Imagine a future, if you will: one in which anything is possible. Yes, hoverboards. Yes, that digital manicure pen used by the receptionist from Total Recall that I longed for as a child. And yes, an eXistenZ-like immersive reality system that connects to your favorite streaming shows; allowing you to experience for the first time all the sights, sounds and smells of a for-profit women’s prison in upstate New York!
Well, maybe not smells. But yes: Oculus and Samsung will be partnering with Netflix to have their entire digital library streamed through the new VR technology. There is also something called the “Netflix Living Room Experience,” on Oculus Connect 2, which, according to Oculus CTO John Cormack, will usher in a dystopic reality where “in many conditions the ‘best seat in the house’ may be in the Gear VR that you pull out of your backpack.”
Wow, that sounds…terrible? Because the best seat in the house is an actual seat, right? Like, usually a sofa? This isn’t Orchestra Seats for Hamilton, after all. I don’t need to feel like I’m down one dream state in Inception, watching TV in a virtual living room with different dimensions than the one I’m currently sitting in. Oh, also Hulu is getting in on it, in perhaps the saddest-sounding use of futuristic technology ever.
“The range of experiences will include viewers transporting themselves into a comfortable living room setting to catch the latest episode of the Hulu Original Difficult People,” a statement from Hulu read. “Viewers can also choose to view Hulu’s library of premium content including movies and current season TV in a classic movie theatre setting. Seinfeld fans can choose to be transported on to the blue couch in Jerry’s iconic apartment to watch favourite episodes of the series.”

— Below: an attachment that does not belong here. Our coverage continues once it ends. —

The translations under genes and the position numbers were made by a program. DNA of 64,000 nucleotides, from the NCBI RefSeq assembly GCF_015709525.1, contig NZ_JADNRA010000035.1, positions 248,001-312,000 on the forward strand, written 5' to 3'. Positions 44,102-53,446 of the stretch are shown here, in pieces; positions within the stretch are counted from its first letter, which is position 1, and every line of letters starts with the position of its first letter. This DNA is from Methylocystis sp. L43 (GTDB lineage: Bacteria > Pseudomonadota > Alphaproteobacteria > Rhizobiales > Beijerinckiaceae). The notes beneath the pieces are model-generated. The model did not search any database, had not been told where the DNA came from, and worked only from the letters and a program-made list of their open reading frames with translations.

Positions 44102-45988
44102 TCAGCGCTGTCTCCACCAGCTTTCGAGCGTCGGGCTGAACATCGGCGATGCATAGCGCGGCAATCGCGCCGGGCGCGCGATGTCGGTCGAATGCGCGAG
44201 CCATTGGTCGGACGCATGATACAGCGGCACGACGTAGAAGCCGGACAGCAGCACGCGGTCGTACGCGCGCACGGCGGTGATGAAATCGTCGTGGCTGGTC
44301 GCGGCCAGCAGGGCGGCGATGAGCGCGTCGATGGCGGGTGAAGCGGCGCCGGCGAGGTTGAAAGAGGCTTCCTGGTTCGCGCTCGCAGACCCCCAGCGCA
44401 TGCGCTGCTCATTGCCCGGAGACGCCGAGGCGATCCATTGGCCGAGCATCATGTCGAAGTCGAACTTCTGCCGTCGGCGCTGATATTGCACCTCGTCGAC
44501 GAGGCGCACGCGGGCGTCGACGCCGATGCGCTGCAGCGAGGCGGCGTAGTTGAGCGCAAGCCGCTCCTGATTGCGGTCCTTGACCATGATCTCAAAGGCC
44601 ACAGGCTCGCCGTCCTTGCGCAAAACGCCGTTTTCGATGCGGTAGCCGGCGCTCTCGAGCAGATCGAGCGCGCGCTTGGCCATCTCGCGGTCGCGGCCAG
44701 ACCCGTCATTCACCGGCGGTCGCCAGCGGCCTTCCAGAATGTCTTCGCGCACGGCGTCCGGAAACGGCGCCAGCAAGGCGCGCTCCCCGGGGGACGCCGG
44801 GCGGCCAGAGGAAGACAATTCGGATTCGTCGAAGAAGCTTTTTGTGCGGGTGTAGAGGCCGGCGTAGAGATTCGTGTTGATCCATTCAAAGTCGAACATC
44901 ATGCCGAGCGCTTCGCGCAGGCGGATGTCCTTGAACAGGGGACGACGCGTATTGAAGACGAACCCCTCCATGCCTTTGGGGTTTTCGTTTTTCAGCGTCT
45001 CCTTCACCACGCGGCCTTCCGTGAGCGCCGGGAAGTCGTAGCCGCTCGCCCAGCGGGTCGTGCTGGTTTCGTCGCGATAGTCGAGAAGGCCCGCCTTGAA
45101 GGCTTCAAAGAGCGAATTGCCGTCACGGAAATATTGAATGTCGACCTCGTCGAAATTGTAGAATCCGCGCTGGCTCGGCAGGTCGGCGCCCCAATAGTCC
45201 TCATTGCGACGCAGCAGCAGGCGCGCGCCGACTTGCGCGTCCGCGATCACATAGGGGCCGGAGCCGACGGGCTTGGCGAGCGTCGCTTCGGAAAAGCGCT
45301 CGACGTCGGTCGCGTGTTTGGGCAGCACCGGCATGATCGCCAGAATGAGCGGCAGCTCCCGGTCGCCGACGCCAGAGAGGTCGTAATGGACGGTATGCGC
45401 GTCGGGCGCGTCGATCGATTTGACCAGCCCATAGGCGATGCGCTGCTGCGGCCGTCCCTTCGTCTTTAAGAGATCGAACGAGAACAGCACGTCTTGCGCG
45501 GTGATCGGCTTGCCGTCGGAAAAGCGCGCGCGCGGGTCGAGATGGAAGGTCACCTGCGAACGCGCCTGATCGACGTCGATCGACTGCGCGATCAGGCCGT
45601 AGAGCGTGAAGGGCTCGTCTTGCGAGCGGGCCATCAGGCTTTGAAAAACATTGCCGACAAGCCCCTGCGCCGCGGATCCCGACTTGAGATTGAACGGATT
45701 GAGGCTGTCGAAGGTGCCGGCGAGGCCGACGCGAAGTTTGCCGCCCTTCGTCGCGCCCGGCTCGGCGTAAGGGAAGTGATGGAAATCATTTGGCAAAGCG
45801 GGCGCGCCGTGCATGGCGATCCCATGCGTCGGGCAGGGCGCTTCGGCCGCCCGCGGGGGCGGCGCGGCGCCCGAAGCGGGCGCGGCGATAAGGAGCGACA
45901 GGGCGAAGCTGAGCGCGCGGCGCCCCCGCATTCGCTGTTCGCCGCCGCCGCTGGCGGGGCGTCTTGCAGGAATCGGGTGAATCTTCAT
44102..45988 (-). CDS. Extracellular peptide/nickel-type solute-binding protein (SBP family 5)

Ugh, why? Why would I want to put on a headset that makes it seem like I’m on a different couch? Won’t that be totally just wrong and confusing to my brain, which is used to watching Seinfeld from a couch that has visual porportions that line up with its actual physical boundaries? How does pretending to be in a nicer living room actually make this experience more comfortable?
Look, maybe I’m wrong here, and this is truly the wave of the future. I’m going to hold out judgement until I can try this thing with the new Black Mirror episodes Netflix is making: I really need to get the full experience of perceiving every minute as a thousand years stuck a white void; all from the comfort of Jon Hamm’s cookie egg.
Either way: I can’t wait till they combine the gaming element with the VR TV stuff: from here on out, Frank Underwood’s gonna need you to really focus up when he addresses you directly, and if he sees you yawning, you won’t be invited to the next chilly state dinner with the Russian President and Pussy Riot. Or better yet: what does it feel like to get pushed in a front of a virtual train?